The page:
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Citizens for Justice and Peace

toi23novii

08, May 2017


The Times of
India 23 November 2004

 

Prosecution for
false evidence is rare

By Swati Deshpande /
TNN

Mumbai : Traditionally,
courts in India are reluctant to prosecute for perjury when a subsequent
statement made by a witness, though contradictory, is a true statement.
This, say judges, is to encourage people to speak the truth.

            The apex
court, while castigating the rampant practice of perjury, had also warned
that if the system had to survive, effective action was “the need of the
time”. It had also recommended a change in the criminal procedure code
(that deals with perjury). However, things have not changed.

            A restraining
factor for the overburdened courts is that perjury is an offshoot of the
main matter before the judges. A retired supreme court judge quipped, “If
people are prosecuted for perjury, the number of cases in courts could
simply double.”

            So, who
prosecutes for perjury? In the apex court and high courts, it becomes a
criminal case, with the judges directing the courtÂ’s senior officer to
initiate necessary action with the police. But in the trial courts, the
magistrate has to sign the complaint, a deterring factor for most.

            IndiaÂ’s
statutes are not lacking when it comes to proscribing false evidence. “The
Indian Penal Code contains elaborate provision defining offences and
fixing sentences for a variety of situations where false evidence is
given,” says lawyer Pranav Badheka. But prosecution for false evidence is
rare and the fear of such prosecution even rarer.

BOX

Can hostile witness be
hauled up for perjury?

            Legal
experts are divided on the issue. At present, the police record the
witnessÂ’ statement, but this has no evidentiary value in courts. Witnesses
do not sign the statements and often retract from their stand. A helpless
court goes by what the witness says from the witness box. The Mallimath
committee had recommended that witnesses record their statement before a
magistrate, but this has not translated into law. So, as of now,
prosecution witnesses rescinding their statements cannot be prosecution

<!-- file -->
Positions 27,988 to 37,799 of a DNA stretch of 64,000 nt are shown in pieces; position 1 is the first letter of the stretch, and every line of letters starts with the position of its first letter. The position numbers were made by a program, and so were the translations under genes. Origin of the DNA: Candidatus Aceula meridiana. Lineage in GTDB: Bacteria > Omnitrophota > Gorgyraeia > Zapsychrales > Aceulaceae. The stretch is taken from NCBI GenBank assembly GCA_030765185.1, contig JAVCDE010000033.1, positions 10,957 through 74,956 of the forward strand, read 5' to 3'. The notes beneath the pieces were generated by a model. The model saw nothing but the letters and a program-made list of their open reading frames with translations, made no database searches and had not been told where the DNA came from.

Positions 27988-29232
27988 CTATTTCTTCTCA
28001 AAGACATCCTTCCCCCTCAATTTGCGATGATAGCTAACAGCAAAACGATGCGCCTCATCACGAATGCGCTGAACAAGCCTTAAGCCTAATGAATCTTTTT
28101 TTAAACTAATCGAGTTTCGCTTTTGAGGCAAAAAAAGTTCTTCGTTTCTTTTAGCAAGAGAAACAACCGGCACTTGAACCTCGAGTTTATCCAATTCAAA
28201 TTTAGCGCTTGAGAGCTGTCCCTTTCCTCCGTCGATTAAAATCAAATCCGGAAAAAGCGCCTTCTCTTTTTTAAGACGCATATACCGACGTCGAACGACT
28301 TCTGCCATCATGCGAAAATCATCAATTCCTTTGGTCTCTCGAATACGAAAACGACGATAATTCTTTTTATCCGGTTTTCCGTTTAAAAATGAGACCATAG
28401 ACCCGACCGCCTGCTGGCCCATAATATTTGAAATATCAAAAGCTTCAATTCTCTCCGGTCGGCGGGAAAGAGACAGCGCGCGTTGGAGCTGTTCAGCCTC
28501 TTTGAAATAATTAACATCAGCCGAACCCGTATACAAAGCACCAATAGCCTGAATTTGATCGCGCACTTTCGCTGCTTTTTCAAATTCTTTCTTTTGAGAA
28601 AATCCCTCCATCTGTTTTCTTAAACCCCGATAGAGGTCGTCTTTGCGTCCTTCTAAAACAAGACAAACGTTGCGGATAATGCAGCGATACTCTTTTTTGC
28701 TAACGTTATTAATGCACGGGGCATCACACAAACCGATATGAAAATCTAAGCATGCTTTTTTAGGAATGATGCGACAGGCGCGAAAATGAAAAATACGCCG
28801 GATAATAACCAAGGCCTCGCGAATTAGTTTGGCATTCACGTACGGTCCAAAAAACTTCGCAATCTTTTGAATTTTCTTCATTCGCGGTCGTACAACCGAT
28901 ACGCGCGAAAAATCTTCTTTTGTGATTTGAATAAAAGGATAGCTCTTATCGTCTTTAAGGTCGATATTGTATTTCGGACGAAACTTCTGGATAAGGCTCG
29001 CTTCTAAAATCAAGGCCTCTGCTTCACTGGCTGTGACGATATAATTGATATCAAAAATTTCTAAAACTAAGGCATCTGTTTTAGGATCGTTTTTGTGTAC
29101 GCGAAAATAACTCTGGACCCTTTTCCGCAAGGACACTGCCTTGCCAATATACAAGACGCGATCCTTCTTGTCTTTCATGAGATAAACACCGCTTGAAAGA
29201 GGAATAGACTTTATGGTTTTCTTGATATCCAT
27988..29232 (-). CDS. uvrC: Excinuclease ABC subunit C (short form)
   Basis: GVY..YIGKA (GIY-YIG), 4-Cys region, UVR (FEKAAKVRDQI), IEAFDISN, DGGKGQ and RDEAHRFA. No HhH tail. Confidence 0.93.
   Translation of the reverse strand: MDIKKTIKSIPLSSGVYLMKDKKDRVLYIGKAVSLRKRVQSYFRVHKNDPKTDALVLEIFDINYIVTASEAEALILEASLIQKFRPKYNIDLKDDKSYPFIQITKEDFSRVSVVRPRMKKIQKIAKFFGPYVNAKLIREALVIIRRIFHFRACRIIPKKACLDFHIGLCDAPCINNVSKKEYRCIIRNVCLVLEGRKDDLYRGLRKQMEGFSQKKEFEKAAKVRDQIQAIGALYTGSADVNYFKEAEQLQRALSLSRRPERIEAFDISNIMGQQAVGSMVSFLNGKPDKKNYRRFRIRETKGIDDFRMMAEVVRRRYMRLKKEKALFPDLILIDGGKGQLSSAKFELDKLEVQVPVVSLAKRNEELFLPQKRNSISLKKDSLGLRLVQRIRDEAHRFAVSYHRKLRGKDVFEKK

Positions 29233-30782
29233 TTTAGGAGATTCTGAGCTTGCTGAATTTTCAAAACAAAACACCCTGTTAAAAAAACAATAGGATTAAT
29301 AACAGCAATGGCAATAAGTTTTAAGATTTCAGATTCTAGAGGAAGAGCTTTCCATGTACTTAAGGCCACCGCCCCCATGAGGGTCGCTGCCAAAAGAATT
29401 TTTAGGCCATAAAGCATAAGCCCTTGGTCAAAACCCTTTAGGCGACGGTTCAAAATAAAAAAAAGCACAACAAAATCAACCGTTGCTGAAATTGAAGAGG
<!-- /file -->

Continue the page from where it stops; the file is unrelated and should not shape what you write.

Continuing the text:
for perjury unless the falseness of their depositions can be supported by
further evidence.

            Incidentally,
Singapore, which has modelled its laws on Indian statutes, had modified
this particular rule and made it mandatory for witnesses to sign the
police statement.

BOX

 

PERJURY is wilfully
giving or fabricating false evidence in a judicial proceeding on oath.

·                   
It is important that the false
statement be material to the case.

·                   
It is not considered perjury,
for example, to lie about your age, unless your age is a key factor in
proving the case.

·                   
Punishment for giving false
evidence can be up to ten years.

·                   
Perjury provisions under the IPC
are both non-cognisable and bailable. Non-cognisable means that
prosecution can only be commenced by a magistrate and not directly by the
police.

·                   
Prosecution for perjury is a
long drawn out process about which no court is enthusiastic.

·                   
Such prosecutions consume the
stateÂ’s resources in terms of judicial time and the time of state counsel.

·                   
The judges should however be
empowered to impose punitive fines or costs in such cases.

·                   
In the last high profile perjury
case, the SC in 2001 directed that a complaint be filed against R Karuppan,
president of the Chennai advocatesÂ’ association, for giving false evidence
about then Chief Justice of India (CJI) A S AnandÂ’s date of birth.

Had the aggrieved party not been the CJI himself, perhaps, KaruppanÂ’s
perjury may have also slipped untackled.

KaruppanÂ’s perjury was that he had filed a pettion challenging the CJIÂ’s
date of birth in spite of knowing that the issue had already been settled
by the President of India.

·                   
On any day in court blatantly
incorrect or misleading statements are made by state and public
authorities and they get away with, at best, some strictures.

.


 

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